Unpacking Angela Davis
The papers of activist and scholar Angela Y. Davis arrived at the Schlesinger Library in January 2018.
Since then, I’ve worked on a team with two other archivists to process the material, mindful of the Library’s plans to mount an exhibition on Davis and to host a conference about her work in October of this year. With the project now wrapping up, the collection should be open to research to coincide with these events.
Archivists preserve and provide context for primary source material, establishing both physical and intellectual control for the rich collections held by the Schlesinger. Our job is to research, analyze, and describe content, identify important topics or people within collections, put material in historical perspective, and document how it relates to other collections at the library.
Processing of the Davis papers began at Davis’s house, in Oakland, California, when archivists Jehan Sinclair and Amber Moore accompanied curator Kenvi Phillips to pack the material in late December 2017. Sinclair and Moore packed items in numbered cartons, listing the contents and noting important details. Material that had been stored in Davis’s basement was marked as such on the cartons, providing key contextual information for the unpacking process.
When the 150 cartons arrived at the Schlesinger, we were able to sort material quickly and see what parts of the collection needed the most work. Much of the material from the last 25 years was well organized and easy to process. Older material needed more preservation work and also more research to determine its history. Under the direction of conservator Amanda Hegarty, we used a HEPA vacuum to clean—one page at a time—six cartons of material that had gotten dirty from 40 years in Davis’s basement. Many of these items were from the 1970s: files from Davis’s teaching and speeches, as well as pamphlets, posters, and documents from worldwide freedom struggles, mainly in southern Africa.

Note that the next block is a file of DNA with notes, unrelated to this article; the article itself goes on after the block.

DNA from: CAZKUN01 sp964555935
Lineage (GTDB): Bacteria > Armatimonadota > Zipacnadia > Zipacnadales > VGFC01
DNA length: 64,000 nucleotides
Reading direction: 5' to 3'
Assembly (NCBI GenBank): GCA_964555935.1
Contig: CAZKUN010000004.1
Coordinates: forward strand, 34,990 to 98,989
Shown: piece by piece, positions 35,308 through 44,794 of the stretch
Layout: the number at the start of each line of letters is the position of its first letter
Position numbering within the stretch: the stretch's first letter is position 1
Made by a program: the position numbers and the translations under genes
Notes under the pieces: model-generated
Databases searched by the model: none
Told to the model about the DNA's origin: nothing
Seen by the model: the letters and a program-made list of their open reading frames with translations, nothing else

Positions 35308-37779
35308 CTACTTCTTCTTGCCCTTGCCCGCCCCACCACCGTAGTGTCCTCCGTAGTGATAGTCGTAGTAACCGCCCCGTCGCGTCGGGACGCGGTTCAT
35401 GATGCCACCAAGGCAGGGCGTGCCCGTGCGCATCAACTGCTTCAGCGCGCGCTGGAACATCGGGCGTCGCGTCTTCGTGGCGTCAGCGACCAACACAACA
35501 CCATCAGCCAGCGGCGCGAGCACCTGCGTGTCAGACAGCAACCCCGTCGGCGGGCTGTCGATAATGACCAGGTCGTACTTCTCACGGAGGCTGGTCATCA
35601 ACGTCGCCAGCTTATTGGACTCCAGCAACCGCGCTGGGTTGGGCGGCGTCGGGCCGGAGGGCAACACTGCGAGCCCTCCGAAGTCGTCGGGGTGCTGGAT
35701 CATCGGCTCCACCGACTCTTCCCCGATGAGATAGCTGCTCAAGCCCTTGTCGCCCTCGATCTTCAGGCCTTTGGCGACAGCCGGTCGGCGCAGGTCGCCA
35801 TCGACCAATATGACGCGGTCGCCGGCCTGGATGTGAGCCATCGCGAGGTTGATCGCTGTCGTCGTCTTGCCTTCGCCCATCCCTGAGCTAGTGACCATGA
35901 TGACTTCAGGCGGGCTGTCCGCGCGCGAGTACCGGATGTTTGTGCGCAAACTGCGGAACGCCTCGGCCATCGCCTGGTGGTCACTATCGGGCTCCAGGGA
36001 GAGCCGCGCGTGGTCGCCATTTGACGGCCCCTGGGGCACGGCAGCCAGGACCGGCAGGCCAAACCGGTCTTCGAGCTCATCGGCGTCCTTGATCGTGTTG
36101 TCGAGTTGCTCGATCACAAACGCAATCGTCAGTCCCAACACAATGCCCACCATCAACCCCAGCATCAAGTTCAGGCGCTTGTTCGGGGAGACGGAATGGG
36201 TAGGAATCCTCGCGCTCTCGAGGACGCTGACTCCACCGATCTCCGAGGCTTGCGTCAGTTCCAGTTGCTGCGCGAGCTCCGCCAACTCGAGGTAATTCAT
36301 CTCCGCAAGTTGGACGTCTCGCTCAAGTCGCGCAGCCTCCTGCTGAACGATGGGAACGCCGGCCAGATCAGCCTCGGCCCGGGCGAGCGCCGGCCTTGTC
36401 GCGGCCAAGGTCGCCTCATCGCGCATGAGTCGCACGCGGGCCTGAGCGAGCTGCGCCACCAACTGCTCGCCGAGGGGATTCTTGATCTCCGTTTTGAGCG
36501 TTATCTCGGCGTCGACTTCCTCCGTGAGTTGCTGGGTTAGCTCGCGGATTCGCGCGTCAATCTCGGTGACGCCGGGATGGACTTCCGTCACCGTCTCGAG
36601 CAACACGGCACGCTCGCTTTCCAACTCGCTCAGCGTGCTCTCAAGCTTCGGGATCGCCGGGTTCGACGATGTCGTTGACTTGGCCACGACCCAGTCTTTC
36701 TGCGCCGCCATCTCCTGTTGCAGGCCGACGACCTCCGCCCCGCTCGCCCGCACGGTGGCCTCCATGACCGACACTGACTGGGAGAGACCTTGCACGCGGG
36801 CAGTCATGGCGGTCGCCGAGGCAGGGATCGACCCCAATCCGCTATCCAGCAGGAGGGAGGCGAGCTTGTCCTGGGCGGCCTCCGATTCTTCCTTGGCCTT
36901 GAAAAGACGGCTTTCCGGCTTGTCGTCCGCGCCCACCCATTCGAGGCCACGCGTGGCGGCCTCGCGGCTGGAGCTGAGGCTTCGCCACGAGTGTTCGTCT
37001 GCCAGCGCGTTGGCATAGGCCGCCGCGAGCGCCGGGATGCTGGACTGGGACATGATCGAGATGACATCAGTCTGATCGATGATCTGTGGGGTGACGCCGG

One carton of material included letters sent to Davis when she was jailed in 1971–1972 on charges of which she was later acquitted. These letters, undelivered at the time, were found years later by the daughter of then–Marin County Sheriff Harvey Teague.
Many of the letters and postcards sent to Davis were from children in East Germany and other communist countries, including, as Hegarty and Sinclair discovered on a visit to the Weissman Preservation Center, future photograph conservator Elena Bulat. The Davis materials also include textiles created by these children—bed sheets with marker drawings, or with other fabrics or paper pinned on, delivering the message “Free Angela!” Schlesinger archivists have connected with staff members at the Stanford University Library, which holds more material from the global “Free Angela!” campaign in the records of the National United Committee to Free Angela Davis. We hope to be able to link material from the two collections in the future.
The collection also contains 258 audiovisual items, primarily capturing Davis’s appearances and speeches. These holdings present special challenges: repeated play can damage older material, and tape-based media can deteriorate quickly. To better facilitate user requests, which are fulfilled by on-demand digitization, Schlesinger archivists describe the content of each media item. The process of listening and watching, while time consuming, promises users item-level information about each tape, which in some cases may be the only remaining copy of a Davis speech.
Davis’s papers show the evolution of her philosophies and visions around black feminism, prison abolition, and social and political change. They include early drafts of her books; letters with colleagues, family members, and fans; extensive documentation of her 1972 trial and its international reach; notes from the founding conference of the prison abolition organization Critical Resistance; printed material from anti-imperialist struggles around the globe; and letters and writings from imprisoned women and men. Historians, activists, artists, and others will find the collection an extraordinary resource.